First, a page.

On 30 Sep 2003, Erik Moeller wrote:
==~~~~== does work, but there are apparently certain
combinations which had problems with the Unicode representation on Meta
and copy and pasted it in a way that doesn't work. To avoid this from
occurring repeatedly I changed the template at some point to just say
==[[User:Foo]]==. In any case, most invalid ballots have been marked as
invalid long before the vote ended, and all invalid ones are listed on
[[International logo vote/Invalid ballots]]. The rules for what type of
ballot is acceptable and what type is not have been made very clear
repeatedly, and, to my knowledge, nobody has voted for Pat Buchanan.
No, but some have voted in the reasonable expectation that their vote was
valid, whereas it was not. The rules were laid out to ensure that people
were a valid user (i.e. with at least 10 contributions) on some Wikipedia.
They were not laid out to make voting more difficult by creating
People have linked directly to their elsewhere user page rather than through
their meta page, people have had links on their meta page to Wikipedia pages
because they were so long users, people have given their
nick and said "I am from the English Wikipedia". Those have all not been
counted. Why? Because there is the possibility they cheated? No. Because
they did not go with some random rule. Or in some cases, like the one we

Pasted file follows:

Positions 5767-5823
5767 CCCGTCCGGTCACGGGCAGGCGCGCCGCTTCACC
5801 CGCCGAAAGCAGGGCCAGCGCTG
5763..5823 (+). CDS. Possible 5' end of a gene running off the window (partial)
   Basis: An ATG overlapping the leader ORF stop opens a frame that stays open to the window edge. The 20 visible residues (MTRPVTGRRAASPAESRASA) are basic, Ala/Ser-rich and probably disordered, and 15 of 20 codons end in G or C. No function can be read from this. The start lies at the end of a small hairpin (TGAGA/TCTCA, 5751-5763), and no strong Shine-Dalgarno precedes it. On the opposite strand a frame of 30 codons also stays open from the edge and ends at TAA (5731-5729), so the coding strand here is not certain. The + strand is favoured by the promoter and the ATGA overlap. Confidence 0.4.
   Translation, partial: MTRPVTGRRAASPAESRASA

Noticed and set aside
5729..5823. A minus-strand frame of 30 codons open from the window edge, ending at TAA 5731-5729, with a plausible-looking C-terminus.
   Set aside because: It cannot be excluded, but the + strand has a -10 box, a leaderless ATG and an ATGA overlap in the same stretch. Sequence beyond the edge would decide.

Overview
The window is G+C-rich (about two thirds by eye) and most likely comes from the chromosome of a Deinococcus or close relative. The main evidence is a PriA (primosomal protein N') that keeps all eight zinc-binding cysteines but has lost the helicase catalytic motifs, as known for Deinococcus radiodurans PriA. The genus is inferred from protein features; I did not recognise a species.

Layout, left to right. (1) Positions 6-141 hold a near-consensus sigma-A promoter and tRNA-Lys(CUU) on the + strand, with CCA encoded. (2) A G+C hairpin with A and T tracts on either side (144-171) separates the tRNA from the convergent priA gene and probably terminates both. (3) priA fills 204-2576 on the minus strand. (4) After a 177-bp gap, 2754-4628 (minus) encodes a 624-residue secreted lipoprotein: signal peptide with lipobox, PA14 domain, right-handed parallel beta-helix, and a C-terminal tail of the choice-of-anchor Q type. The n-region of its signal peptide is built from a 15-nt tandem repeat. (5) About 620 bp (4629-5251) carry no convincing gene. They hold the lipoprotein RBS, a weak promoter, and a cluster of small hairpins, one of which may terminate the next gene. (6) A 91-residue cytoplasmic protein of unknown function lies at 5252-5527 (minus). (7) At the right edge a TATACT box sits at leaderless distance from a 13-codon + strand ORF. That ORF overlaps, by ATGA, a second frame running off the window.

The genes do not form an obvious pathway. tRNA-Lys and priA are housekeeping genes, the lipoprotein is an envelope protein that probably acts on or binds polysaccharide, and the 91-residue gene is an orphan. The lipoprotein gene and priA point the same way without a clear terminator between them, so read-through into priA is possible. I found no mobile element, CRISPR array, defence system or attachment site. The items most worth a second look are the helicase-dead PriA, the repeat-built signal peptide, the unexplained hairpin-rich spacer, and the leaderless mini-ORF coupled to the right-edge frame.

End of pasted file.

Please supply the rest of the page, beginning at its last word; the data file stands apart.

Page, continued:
are describing now, because they simply had technical problems.
Note that some people refused to accept the first
round of voting because
the rules were too lax and cheating was too easy. If some people refuse to
accept the second round of voting because the rules are too strict and
cheating is too difficult, then I think these complaints can be fairly
considered to negate each other.
In other words, that people may have cheated on the first round does not
matter, because on the second round there were people who did not cheat
who were counted as cheaters? And that in the second round there are people
whose vote did not count whereas some (many?) think it should does not matter
because in the first round there are people whose vote did count whereas
some (many?) think it should not?
That's a strange definition of complaints negating, in my opinion. If you
had said, there are people who think the _second round_ rules were not strict
enough as well as people who said they were too strict, then you would have
had a point. But not this way. It's like saying, "Wikipedia has too much on
A and too little on B. But that cancels out, so we're not going to change